Major renewable energy company focuses on Alberta
EDF EN Canada says Alberta is a leader
“In 2017 in Canada, Alberta has the most ambitious targets for additional procurement going forward. I would say that Alberta is part of the natural evolution of how renewables have evolved across Canada,” said David Warner, development manager of EDF EN Canada. “Right now, Alberta is the leader.”
Especially while the Alberta Electric System Operator (AESO) moderates the Renewable Energy Program (REP).
Founded in 2008, EDF Canada has experience in developing and operating renewable projects across the country. “We are a cradle-to-grave development operation,” Warner said. “We either acquire a project that’s early stage development or greenfield projects ourselves, then carry them through the development life cycle.” This includes land acquisition, permitting, regulatory approval and organizing offtake agreements.
Warner’s current reach is focused on Western Canada. He liaises with regulators and land owners, and works with EDF Canada’s technical and financial teams to develop new projects. EDF Canada is part of the EDF EN Group, one of the world’s largest utility providers.
After EDF Canada personnel develop a project, they pass it onto their affiliate, EDF Renewable Services, for operation and maintenance.
“EDF Renewable Services is a third-party maintenance firm looking after about 11,000 megawatts of wind and solar assets across North America,” Warner said.
Combining wind and solar for best results
Right now, the company’s largest installed capacity is in Quebec, followed by Alberta and Ontario. Alberta, however, is on the rise.
“We are developing a number of wind and solar projects in Alberta right now,” Warner said. EDF Canada has several wind projects currently advancing through development.
One wind project already in operation is the Blackspring Ridge Wind Farm: a 300-megawatt wind facility co-owned with Enbridge Inc. just north of Lethbridge that began operation in 2014.
“We are developing the Vulcan Solar Energy Project within the footprint of Blackspring Ridge,” said Warner. “We can leverage all the infrastructure from Blackspring Ridge. For example, we were able to use the environmental work that had been done for the wind project.”
Using the existing infrastructure minimizes capital cost, but also the environmental footprint of these projects.
The Vulcan project is not built yet, but it received Alberta Utilities Commission (AUC) approval in 2016 after less than 90 days in review.
“We are quite proud of how quickly it went through,” said Warner.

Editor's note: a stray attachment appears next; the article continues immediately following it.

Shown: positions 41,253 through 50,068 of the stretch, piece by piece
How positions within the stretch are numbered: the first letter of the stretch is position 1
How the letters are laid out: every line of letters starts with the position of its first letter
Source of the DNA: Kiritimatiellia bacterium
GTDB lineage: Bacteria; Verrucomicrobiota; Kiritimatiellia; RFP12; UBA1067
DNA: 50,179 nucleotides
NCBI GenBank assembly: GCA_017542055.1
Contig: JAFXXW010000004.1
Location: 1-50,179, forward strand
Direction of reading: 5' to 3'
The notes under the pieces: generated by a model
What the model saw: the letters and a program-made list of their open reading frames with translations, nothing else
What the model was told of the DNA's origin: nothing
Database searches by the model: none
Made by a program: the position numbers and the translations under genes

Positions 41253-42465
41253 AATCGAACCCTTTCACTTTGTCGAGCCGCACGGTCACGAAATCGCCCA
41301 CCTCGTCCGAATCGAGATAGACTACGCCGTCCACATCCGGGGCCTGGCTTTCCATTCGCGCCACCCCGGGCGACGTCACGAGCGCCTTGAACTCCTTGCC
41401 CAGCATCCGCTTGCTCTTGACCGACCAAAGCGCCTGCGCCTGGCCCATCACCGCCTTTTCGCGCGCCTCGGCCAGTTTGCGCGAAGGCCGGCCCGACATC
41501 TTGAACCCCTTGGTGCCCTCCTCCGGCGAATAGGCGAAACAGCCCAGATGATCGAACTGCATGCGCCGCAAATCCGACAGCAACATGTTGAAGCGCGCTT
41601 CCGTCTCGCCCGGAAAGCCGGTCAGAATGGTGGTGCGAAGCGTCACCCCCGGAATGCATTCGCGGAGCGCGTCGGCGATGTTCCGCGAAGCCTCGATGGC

He credits the overwhelming community support for the project to its timely movement through approval.
“We held multiple open houses and had a robust engagement with the community. There wasn’t a single objector to the Vulcan project throughout the AUC process,” Warner said.
Monitoring changing winds in Alberta
The REP is the largest concern for renewable companies in Alberta. “People are trying to understand how the AESO is looking to bill out the 5,000 megawatts,” Warner said. “A lot of thought has to be given to how that procurement design will benefit rate payers by ensuring that the renewables come online in a way that helps maximize value to rate payers, and minimizes expense to the government of Alberta.” The first round will allot only 400 megawatts of renewable energy. There is a lot more procurement to happen in relatively short order.
At the same time, people are watching to see how the AESO evolves future procurement. They are watching for changes in size and evaluation criteria of future rounds. Will future rounds favour certain types of development, or development in specific areas? “Given the market dynamics in Alberta, a lot of people are closely monitoring how the market buildup will impact the existing generation,” Warner said.
EDF Canada and Enbridge are closely monitoring the evolution of the REP in relation to their co-owned Blackspring Ridge Wind Farm and its neighbouring Vulcan Solar Project. "(They want to) ensure that not only are we developing projects that can compete in wind in the REP, but also that the REP is designed in a way that won’t adversely impact the economics of our existing assets," Warner said. "Or assets that are awarded contracts in the early rounds.”
Clearly, there are a lot of components that the AESO has to consider for future rounds of the REP. They must be mindful of existing generations, but still find ways to maximize power and keep the market competitive.
Moving forward with renewables
Made obvious by the company's Blackspring Ridge Wind Farm and Vulcan Solar Project, EDF Canada is looking for viable options to combine renewables.
“EDF is very forward thinking in terms of ways we can optimize site development to maximize rate payer benefits. We are looking at ways to couple technology together to deliver a greater value proposition for consumers,” Warner said.
Whether that be developing wind projects with solar in mind, or all projects with storage in mind, these combined energy sources will become more viable as the cost of storage continues to go down.
“In the very near future you will see projects where solar competes with wind, or where storage can leverage time of day use to become more cost effective, so storage can come online as a supplemental energy source for wind and solar facilities,” he said.